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Of those cases, two were convicted for crimes in the three-month period encompassing February to April 2009 and a further four were accused of crimes during the 13-month span of March 2008 through April 2009.

Although, by definition, Craigslist will have been the initial contact point and a killing will have taken place in order for the suspected, accused, or convicted perpetrator to be dubbed a Craigslist killer, the actual motivations of these criminals are varied.

Craigslist is an innovative and valuable resource, which frankly, is being unfairly smeared because it is an Internet site." Susan Brenner, a professor of law and technology wrote that "Is it a cybercrime for John to meet Mary on the Internet, correspond with her and use e-mail to lure her to a meeting where he kills her?

News stories often describe conduct such as this as a cybercrime, or as 'Internet murder.' But why is this anything other than murder?

According to Paul Bocj, the author of Cyberstalking: Harassment in the Internet Age and How to Protect Your Family, "The idea that a serial killer may have operated via the Internet is, understandably, one that has resulted in a great deal of public anxiety." In Harold Schecter's A to Z Encyclopedia of Serial Killers, the entry for "Internet" reads in part: "If the Internet has become a very useful tool for people interested in serial killers, there's some indication that it may also prove to be a resource for serial killers themselves." Maurice Godwin, a forensic consultant, argued that "There are some sadistic predators that rely on the Mardi Gras Effect ["the ability to hide one's identity on the Internet"] to lure and murder repeatedly." The first serial killer known to have used the Internet to find victims was John Edward Robinson, who was arrested in 2000 and was referred to in Law Enforcement News as the "USA's first Internet serial killer" and "the nation's first documented serial killer to use the Internet as a means of luring victims." Online predators, participants in internet suicide and suicide-homicide pacts, and internet killers may seek out victims through internet forums, chat rooms, listservs, email, bulletin boards, social networking sites, online role playing games, online dating services, Yahoo groups, or Usenet.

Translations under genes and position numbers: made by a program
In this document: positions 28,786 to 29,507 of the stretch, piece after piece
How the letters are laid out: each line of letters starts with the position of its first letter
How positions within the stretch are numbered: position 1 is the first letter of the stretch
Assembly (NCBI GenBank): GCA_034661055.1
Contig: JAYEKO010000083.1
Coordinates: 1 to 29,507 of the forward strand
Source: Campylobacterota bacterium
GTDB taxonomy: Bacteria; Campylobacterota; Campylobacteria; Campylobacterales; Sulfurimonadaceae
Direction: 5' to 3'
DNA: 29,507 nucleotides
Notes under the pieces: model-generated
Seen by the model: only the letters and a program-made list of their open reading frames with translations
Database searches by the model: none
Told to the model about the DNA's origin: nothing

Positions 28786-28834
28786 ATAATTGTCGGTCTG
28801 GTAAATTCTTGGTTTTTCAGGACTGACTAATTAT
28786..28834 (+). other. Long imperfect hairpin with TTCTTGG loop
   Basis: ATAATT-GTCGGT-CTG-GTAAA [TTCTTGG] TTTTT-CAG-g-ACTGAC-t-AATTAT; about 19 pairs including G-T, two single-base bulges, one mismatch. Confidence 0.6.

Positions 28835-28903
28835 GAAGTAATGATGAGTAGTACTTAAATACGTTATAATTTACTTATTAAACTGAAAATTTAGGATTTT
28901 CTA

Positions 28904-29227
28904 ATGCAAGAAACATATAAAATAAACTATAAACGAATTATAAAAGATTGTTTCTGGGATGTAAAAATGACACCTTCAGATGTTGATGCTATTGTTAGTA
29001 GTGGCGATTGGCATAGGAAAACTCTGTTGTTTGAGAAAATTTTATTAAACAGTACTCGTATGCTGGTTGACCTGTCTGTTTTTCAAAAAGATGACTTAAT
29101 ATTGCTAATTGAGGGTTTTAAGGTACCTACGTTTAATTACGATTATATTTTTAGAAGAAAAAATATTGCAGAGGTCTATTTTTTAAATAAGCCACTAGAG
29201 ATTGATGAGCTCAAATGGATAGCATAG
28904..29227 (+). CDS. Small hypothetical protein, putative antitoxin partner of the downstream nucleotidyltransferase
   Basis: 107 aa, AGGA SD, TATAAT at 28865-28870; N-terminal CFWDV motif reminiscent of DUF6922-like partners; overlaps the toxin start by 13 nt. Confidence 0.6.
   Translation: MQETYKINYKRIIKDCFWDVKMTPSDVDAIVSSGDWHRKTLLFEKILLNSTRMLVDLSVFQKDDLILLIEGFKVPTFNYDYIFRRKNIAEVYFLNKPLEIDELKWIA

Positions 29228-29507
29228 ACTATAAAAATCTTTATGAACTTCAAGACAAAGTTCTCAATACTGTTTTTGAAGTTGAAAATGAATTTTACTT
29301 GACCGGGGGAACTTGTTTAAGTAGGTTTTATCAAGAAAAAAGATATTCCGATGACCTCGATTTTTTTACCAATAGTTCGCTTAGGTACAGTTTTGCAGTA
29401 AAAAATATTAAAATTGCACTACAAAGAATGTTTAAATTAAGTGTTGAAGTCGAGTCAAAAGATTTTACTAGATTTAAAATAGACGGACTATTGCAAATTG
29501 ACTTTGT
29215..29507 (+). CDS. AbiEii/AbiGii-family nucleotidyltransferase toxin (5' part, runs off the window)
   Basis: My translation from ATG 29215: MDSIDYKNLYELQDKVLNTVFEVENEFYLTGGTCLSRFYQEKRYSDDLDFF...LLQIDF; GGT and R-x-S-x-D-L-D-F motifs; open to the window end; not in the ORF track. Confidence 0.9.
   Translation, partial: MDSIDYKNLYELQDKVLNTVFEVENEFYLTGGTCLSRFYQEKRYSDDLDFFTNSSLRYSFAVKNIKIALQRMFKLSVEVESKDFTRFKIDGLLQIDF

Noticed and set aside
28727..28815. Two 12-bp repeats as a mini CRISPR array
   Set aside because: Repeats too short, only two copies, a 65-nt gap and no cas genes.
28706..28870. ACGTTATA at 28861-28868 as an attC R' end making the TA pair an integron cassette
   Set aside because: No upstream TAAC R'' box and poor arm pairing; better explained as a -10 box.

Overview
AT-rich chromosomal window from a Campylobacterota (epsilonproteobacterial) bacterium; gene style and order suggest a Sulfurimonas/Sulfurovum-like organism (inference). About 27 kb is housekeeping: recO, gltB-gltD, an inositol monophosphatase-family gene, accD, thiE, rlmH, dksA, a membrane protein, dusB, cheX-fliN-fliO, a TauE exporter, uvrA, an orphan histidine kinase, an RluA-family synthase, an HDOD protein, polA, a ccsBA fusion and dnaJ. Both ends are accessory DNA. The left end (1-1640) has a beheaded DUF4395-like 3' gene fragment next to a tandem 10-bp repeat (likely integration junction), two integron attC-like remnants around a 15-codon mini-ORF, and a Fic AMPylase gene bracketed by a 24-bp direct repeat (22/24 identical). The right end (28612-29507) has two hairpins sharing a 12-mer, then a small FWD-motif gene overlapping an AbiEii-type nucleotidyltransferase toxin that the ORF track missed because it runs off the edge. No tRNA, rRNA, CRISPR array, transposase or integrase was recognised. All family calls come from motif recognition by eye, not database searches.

The other teenager, Mark, apparently believed he was being recruited by some female Secret Service agent.

The suicide-by-homicide failed and on May 29, 2004 John pleaded guilty to inciting someone to murder him and was sentenced to three years supervision.

Electronic advertising has gradually replaced printed ads and the internet is now a venue where murderers who employ a similar modus operandi can meet their victims; in Schecter's Encyclopedia, the entry for "Ads" mentions internet dating and the use of internet ads by the so-called "Internet Cannibal" Armin Meiwes.

Since 2007, several accused and convicted killers have contacted victims through advertising services such as Craigslist, a popular classified advertising website.

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